Tuesday, September 02, 2008


The decisions of decision-makers led the sports news last week.

1. The LPGA mandated that all of its players must speak English as a condition of membership. I agree with this and will explain why and the good example it sets for others in the near future. However, as has been common under the current LPGA executive team, the news was mishandled PR-wise by the tour office -- creating an unnecessary controversy.

2. Milwaukee Brewers’ pitcher CC Sabathia lost a no-hitter against the Pittsburgh Pirates because the official scorer ruled "hit" instead of "error" on a ball fielded by Sabathia. Having covered a game or two in my career, I definitely would have called "E-1."

3. Over on Belle Isle, IRL competition boss Brian Barnhart got in the spirit of the start of football season, and threw a penalty flag for an illegal block. That forced Helio Castroneves to yield the lead -- and, ultimately, the victory -- to Justin Wilson.

What fascinated me came in the post-race comments from various drivers. Depending on who was doing the talking, normal policy outlined by Barnhart in the drivers' meetings did or did not specify a warning would be issued before a penalty. This reminded me of what happened after the 1981 Indianapolis 500 debacle, when USAC took the win away from Bobby Unser and awarded it to Mario Andretti, because Unser violated the blend line rule exiting the pits. After months of hearings, a panel overturned that call, and Unser was again the winner.

That time, too, different drivers had different versions of what was said in the drivers' meeting. Not only did Unser vs. Andretti hear it differently, so did Johnny Rutherford vs. Gordon Johncock, to cite two of the sport's biggest names of that era. How to explain this?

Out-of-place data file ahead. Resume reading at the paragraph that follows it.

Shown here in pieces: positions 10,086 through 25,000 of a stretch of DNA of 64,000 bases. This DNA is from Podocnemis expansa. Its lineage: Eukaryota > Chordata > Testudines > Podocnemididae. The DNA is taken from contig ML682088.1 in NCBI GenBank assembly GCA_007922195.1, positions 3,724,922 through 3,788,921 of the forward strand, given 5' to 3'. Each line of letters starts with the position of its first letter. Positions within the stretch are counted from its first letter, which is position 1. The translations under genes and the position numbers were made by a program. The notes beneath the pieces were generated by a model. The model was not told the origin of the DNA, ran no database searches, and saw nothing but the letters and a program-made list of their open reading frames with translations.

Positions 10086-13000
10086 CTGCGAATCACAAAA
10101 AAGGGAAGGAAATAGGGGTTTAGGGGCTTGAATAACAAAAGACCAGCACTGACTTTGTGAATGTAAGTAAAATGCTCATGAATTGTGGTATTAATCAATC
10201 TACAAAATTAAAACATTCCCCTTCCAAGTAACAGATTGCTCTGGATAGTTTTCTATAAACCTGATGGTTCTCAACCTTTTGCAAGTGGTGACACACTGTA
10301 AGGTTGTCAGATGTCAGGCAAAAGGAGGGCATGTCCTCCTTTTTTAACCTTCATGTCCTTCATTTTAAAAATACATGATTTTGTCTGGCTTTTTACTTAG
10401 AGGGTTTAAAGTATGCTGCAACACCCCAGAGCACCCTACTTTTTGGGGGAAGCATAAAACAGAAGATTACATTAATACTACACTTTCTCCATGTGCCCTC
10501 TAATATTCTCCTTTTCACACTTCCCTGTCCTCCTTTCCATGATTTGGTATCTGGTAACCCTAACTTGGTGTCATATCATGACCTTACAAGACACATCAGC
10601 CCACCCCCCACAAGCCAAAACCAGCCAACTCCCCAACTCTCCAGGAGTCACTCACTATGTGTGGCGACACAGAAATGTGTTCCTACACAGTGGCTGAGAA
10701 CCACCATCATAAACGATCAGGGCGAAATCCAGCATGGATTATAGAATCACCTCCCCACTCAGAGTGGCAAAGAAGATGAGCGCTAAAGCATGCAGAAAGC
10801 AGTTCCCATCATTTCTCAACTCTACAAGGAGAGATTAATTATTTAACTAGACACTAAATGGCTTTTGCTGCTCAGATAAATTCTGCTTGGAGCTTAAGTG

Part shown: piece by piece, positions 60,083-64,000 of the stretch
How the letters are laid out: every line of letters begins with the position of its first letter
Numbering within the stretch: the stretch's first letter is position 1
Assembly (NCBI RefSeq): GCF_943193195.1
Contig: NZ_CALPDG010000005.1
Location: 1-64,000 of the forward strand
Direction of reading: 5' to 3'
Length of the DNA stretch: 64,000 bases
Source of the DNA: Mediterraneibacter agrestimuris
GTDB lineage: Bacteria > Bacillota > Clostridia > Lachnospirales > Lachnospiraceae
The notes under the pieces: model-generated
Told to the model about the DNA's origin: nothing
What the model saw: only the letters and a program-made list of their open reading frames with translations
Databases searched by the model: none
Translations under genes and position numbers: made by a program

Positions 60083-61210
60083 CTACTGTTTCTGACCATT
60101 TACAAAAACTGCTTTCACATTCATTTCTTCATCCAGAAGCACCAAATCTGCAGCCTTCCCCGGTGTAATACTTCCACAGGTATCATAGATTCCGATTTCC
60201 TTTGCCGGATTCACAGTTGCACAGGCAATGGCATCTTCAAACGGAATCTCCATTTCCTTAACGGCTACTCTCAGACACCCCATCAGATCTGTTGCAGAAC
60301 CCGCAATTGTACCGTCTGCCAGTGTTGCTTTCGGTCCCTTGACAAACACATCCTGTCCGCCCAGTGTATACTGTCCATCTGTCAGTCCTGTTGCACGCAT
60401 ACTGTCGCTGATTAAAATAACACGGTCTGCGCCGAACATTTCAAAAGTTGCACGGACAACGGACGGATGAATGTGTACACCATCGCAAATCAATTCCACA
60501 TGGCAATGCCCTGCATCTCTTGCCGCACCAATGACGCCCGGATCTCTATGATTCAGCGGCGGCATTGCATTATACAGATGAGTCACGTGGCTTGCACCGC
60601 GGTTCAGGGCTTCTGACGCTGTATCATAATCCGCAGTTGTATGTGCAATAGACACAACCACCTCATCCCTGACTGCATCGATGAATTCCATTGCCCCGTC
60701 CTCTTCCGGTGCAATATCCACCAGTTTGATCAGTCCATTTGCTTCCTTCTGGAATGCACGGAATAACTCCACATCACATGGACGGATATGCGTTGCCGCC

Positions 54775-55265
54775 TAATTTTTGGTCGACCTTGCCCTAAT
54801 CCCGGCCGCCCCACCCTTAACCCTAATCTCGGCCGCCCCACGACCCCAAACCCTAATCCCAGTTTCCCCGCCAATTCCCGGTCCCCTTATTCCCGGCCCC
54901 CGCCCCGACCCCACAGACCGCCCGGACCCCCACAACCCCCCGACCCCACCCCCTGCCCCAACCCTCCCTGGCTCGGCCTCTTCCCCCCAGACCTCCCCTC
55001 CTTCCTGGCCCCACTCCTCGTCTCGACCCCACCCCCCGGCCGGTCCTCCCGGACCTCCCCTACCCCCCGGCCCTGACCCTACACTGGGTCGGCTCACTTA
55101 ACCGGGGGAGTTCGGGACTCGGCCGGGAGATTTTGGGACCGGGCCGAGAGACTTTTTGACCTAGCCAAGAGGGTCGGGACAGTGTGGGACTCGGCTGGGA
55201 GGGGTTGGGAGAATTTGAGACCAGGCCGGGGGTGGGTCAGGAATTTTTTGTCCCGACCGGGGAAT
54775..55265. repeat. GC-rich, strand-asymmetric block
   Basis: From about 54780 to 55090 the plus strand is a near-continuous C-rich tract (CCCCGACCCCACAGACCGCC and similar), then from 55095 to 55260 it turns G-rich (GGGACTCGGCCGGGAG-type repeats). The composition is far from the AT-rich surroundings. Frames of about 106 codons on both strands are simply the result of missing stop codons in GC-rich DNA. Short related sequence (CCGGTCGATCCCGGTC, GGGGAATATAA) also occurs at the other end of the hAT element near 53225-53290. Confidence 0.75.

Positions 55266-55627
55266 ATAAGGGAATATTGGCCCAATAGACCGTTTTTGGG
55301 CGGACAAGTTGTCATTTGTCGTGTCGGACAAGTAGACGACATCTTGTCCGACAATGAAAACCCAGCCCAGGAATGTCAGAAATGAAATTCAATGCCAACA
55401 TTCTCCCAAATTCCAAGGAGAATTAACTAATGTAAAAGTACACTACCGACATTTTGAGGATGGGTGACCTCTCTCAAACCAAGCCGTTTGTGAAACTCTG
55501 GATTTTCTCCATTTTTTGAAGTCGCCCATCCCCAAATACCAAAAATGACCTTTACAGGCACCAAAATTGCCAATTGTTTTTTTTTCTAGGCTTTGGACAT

Having not only been in, but also participated in, dozens of CART and IROC driver meetings over the years, I can tell you this: It's amazing how many drivers don't pay attention, and how often they do it. I've watched and listened as drivers talked about girls, vacations, motorcycles, boats and airplanes -- all while officials were reviewing rules and race procedures.

I don't know what Barnhart did or didn't say in Detroit. Or what individual drivers did or didn't do during the meeting. I do know this: It is every driver's responsibility to know the rules, and that means paying attention. If you aren't sure, ask in front of everyone else -- so you have witnesses -- to reduce the chance of a misunderstanding.
When Jimmie Johnson spoke at the National Press Club recently, he was asked if NASCAR fans were more likely to support John McCain or Barack Obama. Johnson said he felt the Republican better fit the NASCAR demographic.

Now we learn, at least according to the AP, that vice presidential nominee (and Alaska governor) Sarah Palin's husband Todd is a four-time winner of what it called "the world's longest snowmobile race." The story said the Alaska event is 2,000 miles in distance.

[ more next Tuesday . . . ]